Dr. Aw on Practicing Good Sleep Hygiene
Update from Dr. Aw
April 17, 2020
I remember speaking with who told me once that “rest is a weapon” for optimal performance and health. Sleep can be just as important as exercise, nutrition and stress management for physical and mental health. Poor sleep has been associated with impairment in motivation, emotion, cognitive functions and increased risk for certain medical conditions like diabetes, cardiovascular diseases and cancer. Most studies suggest that at least 7 hours of sleep a night is optimal – but of course there is some variability and we all know some individuals that seem to function on less sleep or require more sleep. It boils down to whether you feel rested in the morning.
As we know - sleep routines are easily disrupted during stressful life stages at work and home, raising young children, worrying about aging parents, business travel, academic pursuits and the list goes on. We also live in a 24/7 society and it is becoming a norm of modern life. Somehow – we manage on less sleep. Life must go on. As Darwin said – it is not the strongest, most intelligent, but the ones that adapt that survive!
All patients with insomnia should first make sure that there is no existing medical condition that is causing sleep problems. Common causes are sleep apnea, chronic pain, psychological stress or mental health conditions (depression, anxiety, etc.). Always consult your physician to rule out treatable causes.
However – several patients suffer from poor sleep and don’t have an existing medical condition.
The first step is to practice good “sleep hygiene”:
Sleep only as much as you need to feel rested.
Keep a regular sleep schedule.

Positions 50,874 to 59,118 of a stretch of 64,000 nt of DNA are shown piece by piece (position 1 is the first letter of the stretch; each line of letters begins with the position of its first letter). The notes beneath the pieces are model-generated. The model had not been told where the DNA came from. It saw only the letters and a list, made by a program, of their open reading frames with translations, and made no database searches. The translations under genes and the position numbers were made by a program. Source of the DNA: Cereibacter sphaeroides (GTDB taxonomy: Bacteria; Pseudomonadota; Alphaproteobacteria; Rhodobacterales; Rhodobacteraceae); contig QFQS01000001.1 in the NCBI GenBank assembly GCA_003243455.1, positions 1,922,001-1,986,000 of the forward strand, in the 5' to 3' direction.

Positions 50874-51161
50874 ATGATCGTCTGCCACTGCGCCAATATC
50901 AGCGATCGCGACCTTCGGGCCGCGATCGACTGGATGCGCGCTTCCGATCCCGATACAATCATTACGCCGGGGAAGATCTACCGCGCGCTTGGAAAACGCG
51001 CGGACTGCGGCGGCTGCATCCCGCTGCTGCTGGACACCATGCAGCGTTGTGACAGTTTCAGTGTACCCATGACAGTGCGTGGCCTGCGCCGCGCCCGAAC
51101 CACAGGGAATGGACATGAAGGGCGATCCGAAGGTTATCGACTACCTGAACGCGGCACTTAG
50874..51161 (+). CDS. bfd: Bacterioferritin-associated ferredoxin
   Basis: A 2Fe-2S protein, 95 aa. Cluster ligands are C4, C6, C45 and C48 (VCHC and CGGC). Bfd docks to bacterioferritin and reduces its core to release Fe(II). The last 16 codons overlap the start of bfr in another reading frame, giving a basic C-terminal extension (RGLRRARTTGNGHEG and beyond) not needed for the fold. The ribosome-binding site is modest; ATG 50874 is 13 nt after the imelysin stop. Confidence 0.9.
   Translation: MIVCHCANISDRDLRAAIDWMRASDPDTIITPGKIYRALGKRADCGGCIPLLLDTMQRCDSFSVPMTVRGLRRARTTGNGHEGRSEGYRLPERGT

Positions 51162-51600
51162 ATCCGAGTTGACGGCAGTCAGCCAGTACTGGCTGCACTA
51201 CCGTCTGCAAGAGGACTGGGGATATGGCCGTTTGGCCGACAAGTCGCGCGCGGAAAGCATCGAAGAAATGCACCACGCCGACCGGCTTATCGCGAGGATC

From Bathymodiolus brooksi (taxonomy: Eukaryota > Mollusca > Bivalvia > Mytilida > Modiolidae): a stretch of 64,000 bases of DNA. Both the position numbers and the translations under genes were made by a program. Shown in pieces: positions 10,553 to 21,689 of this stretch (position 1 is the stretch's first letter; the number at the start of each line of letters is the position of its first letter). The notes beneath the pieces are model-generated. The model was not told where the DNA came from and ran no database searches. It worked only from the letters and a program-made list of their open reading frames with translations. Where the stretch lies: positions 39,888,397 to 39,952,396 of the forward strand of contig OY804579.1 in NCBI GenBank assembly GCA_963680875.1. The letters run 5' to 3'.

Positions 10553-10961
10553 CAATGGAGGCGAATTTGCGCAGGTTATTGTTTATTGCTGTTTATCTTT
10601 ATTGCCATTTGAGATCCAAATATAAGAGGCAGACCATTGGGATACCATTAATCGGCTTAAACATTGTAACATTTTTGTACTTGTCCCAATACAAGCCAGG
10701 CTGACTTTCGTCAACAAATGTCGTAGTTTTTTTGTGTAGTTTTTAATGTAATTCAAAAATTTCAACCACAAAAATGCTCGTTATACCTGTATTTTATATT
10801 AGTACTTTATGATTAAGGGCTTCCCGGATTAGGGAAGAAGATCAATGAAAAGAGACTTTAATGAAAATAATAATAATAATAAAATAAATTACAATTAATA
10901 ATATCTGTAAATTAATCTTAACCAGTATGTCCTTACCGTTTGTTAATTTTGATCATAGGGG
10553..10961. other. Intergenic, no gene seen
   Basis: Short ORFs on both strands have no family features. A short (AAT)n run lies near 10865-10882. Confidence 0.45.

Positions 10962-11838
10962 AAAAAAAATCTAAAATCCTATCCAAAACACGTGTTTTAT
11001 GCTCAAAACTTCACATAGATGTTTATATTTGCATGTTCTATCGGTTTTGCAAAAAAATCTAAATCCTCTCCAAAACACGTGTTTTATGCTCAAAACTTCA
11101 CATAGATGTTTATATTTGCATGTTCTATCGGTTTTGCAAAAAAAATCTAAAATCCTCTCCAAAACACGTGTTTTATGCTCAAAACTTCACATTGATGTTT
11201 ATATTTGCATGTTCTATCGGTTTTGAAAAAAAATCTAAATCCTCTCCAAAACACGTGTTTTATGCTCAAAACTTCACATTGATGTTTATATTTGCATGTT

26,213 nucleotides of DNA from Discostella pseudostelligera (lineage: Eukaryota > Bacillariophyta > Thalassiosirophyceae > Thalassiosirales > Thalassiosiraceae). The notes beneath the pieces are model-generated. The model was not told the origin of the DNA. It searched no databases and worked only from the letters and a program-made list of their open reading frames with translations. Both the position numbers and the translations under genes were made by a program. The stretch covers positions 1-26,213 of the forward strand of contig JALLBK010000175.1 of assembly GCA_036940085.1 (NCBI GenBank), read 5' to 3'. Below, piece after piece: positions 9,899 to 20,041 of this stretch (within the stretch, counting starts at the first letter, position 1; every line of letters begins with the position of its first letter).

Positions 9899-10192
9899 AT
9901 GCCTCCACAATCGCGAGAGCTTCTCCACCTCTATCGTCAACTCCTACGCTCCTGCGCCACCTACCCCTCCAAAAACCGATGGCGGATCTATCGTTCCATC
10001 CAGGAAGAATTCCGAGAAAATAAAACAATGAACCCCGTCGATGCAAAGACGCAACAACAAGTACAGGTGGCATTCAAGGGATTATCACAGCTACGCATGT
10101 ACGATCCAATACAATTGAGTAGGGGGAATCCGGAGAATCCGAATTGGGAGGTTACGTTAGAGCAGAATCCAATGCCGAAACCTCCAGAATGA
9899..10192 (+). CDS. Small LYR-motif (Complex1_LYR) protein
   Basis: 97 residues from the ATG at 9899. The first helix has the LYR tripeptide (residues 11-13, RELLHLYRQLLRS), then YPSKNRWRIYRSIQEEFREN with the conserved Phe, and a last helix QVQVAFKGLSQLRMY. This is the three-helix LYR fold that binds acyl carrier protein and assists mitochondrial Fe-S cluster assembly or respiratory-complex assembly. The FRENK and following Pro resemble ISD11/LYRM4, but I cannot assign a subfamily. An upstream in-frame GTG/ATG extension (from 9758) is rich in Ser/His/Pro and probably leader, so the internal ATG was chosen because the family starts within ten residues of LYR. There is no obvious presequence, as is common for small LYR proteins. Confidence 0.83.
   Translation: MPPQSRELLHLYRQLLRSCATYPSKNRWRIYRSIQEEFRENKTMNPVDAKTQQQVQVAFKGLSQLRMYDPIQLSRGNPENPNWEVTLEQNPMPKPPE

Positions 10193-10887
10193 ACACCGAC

Avoid forcing sleep.
Exercise regularly – preferably 4-5 hours before bedtime.,
Avoid caffeine after lunch.
Avoid alcohol near bedtime.
Avoid smoking – particularly at night.
Don’t go to bed hungry.
Avoid prolonged use of light emitting screens before bedtime.
Deal with your worries before bedtime.
It is best to avoid naps that are greater than 30 minutes during the day. However – short naps (less than 30 minutes) may be beneficial for cognitive performance, alertness and mood.
Unfortunately – sleep hygiene may not be enough for some individuals. Other interventions may require engaging your personal physician or other clinicians. Behavioural techniques include relaxation, biofeedback, stimulus control and sleep restriction.
Relaxation therapy includes techniques such as progressively relaxing your muscles from the head down – where biofeedback may use sensors that provide you feedback to slow down breathing to release tension. Stimulus control therapy strives to de-program patients that associate the bedroom with staying awake rather than sleeping. Strategies may include tips such as not spending more than 20 minutes lying in bed trying to sleep and getting up to another room to read or find another relaxing activity until you feel sleepy (while avoiding activities that “reward” staying awake like eating, doing chores, watching TV, etc.). Sleep restriction therapy involves avoiding naps and induce sleepiness by gradually decreasing the time allowed in bed per night as long as it isn’t less than five hours.
Some patients benefit from cognitive therapy and/or cognitive behavioural therapy (8-10-week sessions) with a psychologist. Phototherapy (light therapy) and chronotherapy are other techniques which try to alter the body’s “sleep clock” (circadian rhythm) by either sitting in front of a light box (30-40 minutes) or delaying sleep by 2-3 hours on successive days to make you sleep at the desired time.
If none of these techniques work – then it may time to review the use of medications with your personal physician. However – medications is the last resort because of concerns of side effects and dependency, other treatments for insomnia have mixed evidence of benefit –
but include melatonin, acupressure, tai chi and yoga.
Sleep is complex, and one size does not fit all. Hopefully – one of these techniques may be helpful for you. Sweet dreams!
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